Research Helps Identify Sources of Old Water in the Elbow River

by Ann Sullivan

Rae Glacier melts and the Elbow River runs faster. Stop the flow and the river must stop too, correct? Well, no. Although glacial extent has become smaller due to changes in climate, stream flows in the Elbow have remained similar. To Éowyn Campbell, this means that water in the river is coming not only from glacial melt but from other places as well. Finding those places is the subject of Campbell’s PhD research at the University of Calgary.

Working with supervisor Dr. Cathy Ryan and funded by an NSERC Discovery Grant, Campbell is studying the “role of the river-connected alluvial aquifer (RCAA) of eastern-slopes rivers in storing and releasing water to the open stream.” She hopes her research will allow for a better understanding of river water and water sustainability. For example, how many drought years can the Elbow River sustain? What is the approximate volume of stored water in the RCAA? And is water storage capacity large enough that it will adjust to varying river flow rates? Given that the Elbow supplies water to about one-sixth of Albertans, this is critical information.

So far, Campbell has identified three places where water is likely being stored and released into the main streamflow of the Elbow: alluvial rocks, deep cracks in the mountains and hill-slope soils. “Once I know what proportion is coming from different sources,” she said, “I can estimate the volume of water stored in those sources and how long those sources would last.”

Since the spring of 2016, Campbell and her assistants have been collecting water samples from sites at or near the confluence of the Big and Little Elbow rivers (just downstream from Little Elbow campground). They also sample from water pumps at Little Elbow, Beaver Flats and Gooseberry campgrounds. In May and June, they visited each site twice weekly, then returned once a week during the summer and into the late fall of 2016. This year, Campbell hopes her team will be able to sample regularly until December and then several times during the winter. After that, they’ll return to the field for at least one more season to complete their data set. This spring, students in the ERWP’s field school program also helped with data collection for the study, as did a citizen scientist near the hamlet of Bragg Creek. Campbell is grateful for the support.

Weather and water levels have varied significantly in 2016 and 2017. Last spring the team could cross the Little Elbow in hip waders at the Little Elbow campground. This year, due to the heavy snowpack, spring water levels were so high and fast-flowing that Campbell and her team sometimes had trouble accessing their sites. High water flows even sent part of a stilling well down the Elbow River, a frustrating and expensive loss. (The equipment is marked with U of C professor Cathy Ryan’s name and email address in case anyone comes across it…) After a wet early spring, though, 2017 was hot and dry. In fact, the team’s sampling sites along the Elbow’s tributaries, including the Big Elbow, dried up one to two months earlier than usual. One site at Ford Creek had very low flow on July 25, 2017 and none after that date. In 2016, it flowed until November 23.

Back at the university, Campbell uses equipment lent to her by U of C professor Scott Jasechko to analyze isotopes and determine the age and source of river water. Working with the high-tech equipment is fascinating, she said. “I work with it all the time and it still blows my mind.”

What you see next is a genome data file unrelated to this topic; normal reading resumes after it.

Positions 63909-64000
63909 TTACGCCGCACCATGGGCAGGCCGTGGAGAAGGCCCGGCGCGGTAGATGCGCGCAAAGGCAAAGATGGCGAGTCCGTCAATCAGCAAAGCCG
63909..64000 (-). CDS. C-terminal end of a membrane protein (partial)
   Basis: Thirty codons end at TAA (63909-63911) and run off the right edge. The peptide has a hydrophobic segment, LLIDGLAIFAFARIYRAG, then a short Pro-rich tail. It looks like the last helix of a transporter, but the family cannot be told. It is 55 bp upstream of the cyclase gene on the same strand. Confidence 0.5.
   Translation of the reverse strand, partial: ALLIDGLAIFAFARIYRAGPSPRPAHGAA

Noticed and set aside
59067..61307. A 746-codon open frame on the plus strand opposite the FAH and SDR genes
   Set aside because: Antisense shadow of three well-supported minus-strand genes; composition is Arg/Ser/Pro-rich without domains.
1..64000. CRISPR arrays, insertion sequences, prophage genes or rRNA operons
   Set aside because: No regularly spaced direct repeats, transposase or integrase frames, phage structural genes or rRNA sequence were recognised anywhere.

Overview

So far isotopic analysis has shown water from the Big Elbow and the Little Elbow to be distinct, with different levels of sulphur and other elements. Isotopes in the Little Elbow are more negative, which means that precipitation came either from a higher altitude or colder temperatures. The Big Elbow is a lower-altitude, warmer source of water.

Campbell’s initial analysis also shows very different chemistry between water stored and released from hill slopes versus flowing water. One of the best sample points in the study, she added, is at Elbow Falls, where there’s no alluvial aquifer, just bedrock. “This gives us an integrated signal of everything upstream. It’s a fantastic natural point.”

Recent work by Dr. Jasechko and his team (2015) shows that 95 percent of water in mountain rivers is “old,” meaning that it fell as rain or snow more than three months earlier. (By contrast, prairie rivers have only 70 percent old water.) Early analysis shows a similar pattern for the Elbow, although Campbell said it’s too early to draw conclusions. In fact, as she said in a message in late August, “The chemical and isotopic analyses are helping me sort out where the different waters are coming from, and of course as always happens, the new data from this year are muddying last year’s seemingly clear cut answers.”

But, she added, “That’s where the exciting part of science lies – figuring out mysteries.”



NSERC Undergraduate Research Assistantship holder Carly Doig takes measurements for velocity/depth to determine surface discharge of the Big Elbow.



Piezometer measures groundwater levels at the base of the Forgetmenot Ridge.



At Elbow Falls, fourth year undergraduate Independent Study student Nicole Jensen measures electrical conductivity, Chinese exchange MSc student Yixuan Zhou heads over to collect water samples for sulphur isotope analysis, and NSERC Undergraduate Research Assistantship holder Carly Doig takes samples for water isotope and major ion analysis.

Photos by Éowyn Campbell


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  pdf ERWP Sept 17 article (327 KB)


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